America’s Birth Certificate

Today I took a tour of the Library of Congress, in Washington DC. It is a huge institution, consisting of over 150 million items housed within three huge buildings. (Our guide told us it was the largest library in the world, but Wikipedia claims the British Library is bigger. The Library of Congress certainly covers a larger area anyway.)

The library contains nearly 400,000 maps, over 12,000 of which have been digitised and are available online. These high resolution images allow you to pick out the smallest details, but I think you can’t beat seeing the bigger picture and viewing the maps in person. Currently, there are two mapping exhibitions in the library, Exploring the Early Americas and Mapping a New Nation: Abel Buell’s Map of the United States, 1784.

Abel Buell’s map is the first map of America, published in America, by an American. It doesn’t contain any new cartography, but was the first time a map had been produced of this new nation. The other maps in the exhibition are thought to be used by Buell as source material.

Abel Buell USA 1784

What is interesting about this map is that, at the time, the western boundaries of the new states had not been legally defined. The Constitution was not ratified until 1787, so the federal government did not have the power to establish borders or force the sale of land. As a result, cartographers decided to end each state at the Mississippi River – leaving them much larger than their current extent. In particular, I like how Connecticut continues on the other side of Pennsylvania, making it many times the state it is today.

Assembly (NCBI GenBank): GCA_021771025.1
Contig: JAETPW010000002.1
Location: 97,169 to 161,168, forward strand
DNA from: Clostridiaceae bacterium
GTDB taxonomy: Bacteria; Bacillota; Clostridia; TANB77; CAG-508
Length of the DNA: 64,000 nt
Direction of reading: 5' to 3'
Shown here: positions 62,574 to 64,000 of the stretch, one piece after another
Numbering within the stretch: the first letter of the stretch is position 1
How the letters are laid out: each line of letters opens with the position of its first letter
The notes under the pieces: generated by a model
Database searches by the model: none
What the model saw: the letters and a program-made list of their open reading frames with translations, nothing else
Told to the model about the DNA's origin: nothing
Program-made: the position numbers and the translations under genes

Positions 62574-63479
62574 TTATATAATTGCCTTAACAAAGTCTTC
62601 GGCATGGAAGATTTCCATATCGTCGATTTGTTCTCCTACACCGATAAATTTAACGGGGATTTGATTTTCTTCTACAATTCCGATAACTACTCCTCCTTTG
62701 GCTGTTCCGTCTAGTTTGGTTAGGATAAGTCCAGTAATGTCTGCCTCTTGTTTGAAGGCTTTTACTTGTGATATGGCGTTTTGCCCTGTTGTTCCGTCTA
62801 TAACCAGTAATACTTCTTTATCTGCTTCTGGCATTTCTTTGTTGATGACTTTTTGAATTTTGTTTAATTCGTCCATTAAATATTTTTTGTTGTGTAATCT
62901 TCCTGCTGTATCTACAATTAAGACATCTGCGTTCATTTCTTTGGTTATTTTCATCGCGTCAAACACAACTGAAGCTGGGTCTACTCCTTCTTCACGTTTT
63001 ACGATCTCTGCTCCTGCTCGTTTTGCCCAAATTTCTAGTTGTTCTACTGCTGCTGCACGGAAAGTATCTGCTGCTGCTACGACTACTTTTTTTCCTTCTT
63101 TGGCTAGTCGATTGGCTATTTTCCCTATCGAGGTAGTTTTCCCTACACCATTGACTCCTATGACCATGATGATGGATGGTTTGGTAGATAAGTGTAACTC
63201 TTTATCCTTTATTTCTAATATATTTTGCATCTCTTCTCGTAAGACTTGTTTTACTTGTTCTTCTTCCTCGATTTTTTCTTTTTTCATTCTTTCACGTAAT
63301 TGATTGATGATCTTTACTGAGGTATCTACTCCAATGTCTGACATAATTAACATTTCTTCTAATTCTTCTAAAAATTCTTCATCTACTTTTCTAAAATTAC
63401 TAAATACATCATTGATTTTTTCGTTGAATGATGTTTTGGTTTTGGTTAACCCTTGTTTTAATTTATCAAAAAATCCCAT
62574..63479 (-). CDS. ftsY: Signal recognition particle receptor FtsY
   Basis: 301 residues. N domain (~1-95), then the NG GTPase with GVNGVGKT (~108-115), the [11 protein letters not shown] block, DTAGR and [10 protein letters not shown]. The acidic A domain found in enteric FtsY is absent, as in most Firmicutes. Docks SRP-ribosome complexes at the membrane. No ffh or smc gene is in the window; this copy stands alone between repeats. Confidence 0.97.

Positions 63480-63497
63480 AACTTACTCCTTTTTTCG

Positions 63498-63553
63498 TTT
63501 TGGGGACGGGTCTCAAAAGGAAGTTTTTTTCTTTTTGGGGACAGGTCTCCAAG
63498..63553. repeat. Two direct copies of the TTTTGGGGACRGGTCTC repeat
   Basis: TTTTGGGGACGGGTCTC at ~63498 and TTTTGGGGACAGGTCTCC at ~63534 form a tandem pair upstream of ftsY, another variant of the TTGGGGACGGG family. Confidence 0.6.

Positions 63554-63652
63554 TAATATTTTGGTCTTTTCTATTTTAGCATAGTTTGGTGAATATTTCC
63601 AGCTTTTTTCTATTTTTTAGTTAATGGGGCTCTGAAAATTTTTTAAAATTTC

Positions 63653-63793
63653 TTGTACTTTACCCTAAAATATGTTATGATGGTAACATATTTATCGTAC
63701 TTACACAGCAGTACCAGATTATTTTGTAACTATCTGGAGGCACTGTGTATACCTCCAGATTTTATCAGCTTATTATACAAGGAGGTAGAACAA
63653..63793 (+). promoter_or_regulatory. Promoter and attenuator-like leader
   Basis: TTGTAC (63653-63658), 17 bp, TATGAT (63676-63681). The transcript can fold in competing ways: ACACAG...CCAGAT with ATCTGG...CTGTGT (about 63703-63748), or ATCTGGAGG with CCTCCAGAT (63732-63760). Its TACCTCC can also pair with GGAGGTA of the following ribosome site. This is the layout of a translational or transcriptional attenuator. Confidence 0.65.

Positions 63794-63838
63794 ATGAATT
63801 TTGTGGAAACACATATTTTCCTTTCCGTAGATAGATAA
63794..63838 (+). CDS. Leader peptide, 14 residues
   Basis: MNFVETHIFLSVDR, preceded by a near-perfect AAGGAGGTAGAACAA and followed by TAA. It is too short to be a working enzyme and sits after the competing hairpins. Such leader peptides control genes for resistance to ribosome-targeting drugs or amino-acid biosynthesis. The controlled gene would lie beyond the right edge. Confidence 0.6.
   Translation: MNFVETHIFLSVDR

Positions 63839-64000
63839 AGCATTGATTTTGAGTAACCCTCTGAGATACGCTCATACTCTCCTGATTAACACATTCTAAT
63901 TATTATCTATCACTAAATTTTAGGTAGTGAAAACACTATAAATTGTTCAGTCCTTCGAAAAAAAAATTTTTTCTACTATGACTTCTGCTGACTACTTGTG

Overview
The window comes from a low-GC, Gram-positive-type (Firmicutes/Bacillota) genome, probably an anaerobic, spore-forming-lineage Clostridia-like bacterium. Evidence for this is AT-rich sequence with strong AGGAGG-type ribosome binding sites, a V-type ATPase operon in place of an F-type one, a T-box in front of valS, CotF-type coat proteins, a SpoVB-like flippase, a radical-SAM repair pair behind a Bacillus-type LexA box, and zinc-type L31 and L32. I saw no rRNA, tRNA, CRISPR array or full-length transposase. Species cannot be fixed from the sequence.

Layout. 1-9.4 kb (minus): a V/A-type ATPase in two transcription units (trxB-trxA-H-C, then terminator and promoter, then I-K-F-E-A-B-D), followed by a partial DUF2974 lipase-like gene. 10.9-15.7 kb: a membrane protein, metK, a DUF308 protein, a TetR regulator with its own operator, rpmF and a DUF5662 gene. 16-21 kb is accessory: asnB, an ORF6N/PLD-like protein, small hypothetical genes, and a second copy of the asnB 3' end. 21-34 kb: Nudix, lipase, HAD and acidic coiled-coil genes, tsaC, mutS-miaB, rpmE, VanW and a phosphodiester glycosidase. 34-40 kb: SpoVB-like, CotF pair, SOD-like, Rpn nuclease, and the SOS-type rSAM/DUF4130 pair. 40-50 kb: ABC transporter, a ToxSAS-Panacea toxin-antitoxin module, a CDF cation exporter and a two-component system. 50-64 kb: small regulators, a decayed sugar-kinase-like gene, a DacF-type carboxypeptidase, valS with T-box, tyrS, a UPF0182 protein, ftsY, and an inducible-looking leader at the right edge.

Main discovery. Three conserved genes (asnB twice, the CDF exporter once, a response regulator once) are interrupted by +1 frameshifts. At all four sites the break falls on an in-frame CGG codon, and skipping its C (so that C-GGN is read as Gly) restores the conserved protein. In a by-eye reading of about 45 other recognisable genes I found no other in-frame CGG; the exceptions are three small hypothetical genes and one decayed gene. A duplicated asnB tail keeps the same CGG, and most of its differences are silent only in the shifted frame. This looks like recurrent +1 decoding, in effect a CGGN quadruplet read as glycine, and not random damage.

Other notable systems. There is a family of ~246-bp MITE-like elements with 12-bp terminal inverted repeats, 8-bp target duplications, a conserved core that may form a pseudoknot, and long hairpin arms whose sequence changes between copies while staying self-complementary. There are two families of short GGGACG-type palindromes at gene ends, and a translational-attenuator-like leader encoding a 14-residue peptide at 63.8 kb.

The Early Americas exhibition, meanwhile, features documents, artifacts, paintings, and prints, as well as maps. The highlight is undoubtedly Martin Waldseemüller‘s 1507 world map, widely regarded as the first usage of the word ‘America’ to describe the new land recently discovered in the west. Waldseemüller used a feminine, Latin version of Amerigo Vespucci‘s name on this map, but later distanced himself from this coinage, preferring instead Terra Incognita. He felt that perhaps Vespucci should not get all the credit for the discovery. The map had already been turned into a popular globe, however, and the name stuck. Our guide informed us that, as a result, this map is known as America’s birth certificate.

Universalis Cosmographia

What amazed me about this map was the level of detail, particularly in Africa. I always thought that very little was known about sub-Saharan Africa until Livingstone‘s explorations of the 19th century, but the Mountains of the Moon are shown here, along with many lakes and rivers.

Our guide also told us in great detail about the map’s discovery and purchase by the library, but I won’t go into it here. As usual, Wikipedia provides all the information you’ll ever need.


About randomactsofcartography
I'm a software product engineer and map nerd. Although I work in GIS, I prefer paper maps to Google maps, vinyl to mp3s, box brownies to digital cameras, FM to DAB, etc., etc. Pass me my pipe and slippers.

2 Responses to America’s Birth Certificate

  1. rockoncali says:

    Beautiful! Thanks for the mini-tour 🙂

  2. Hey, thanks. Wish I had time to browse more of their collection.

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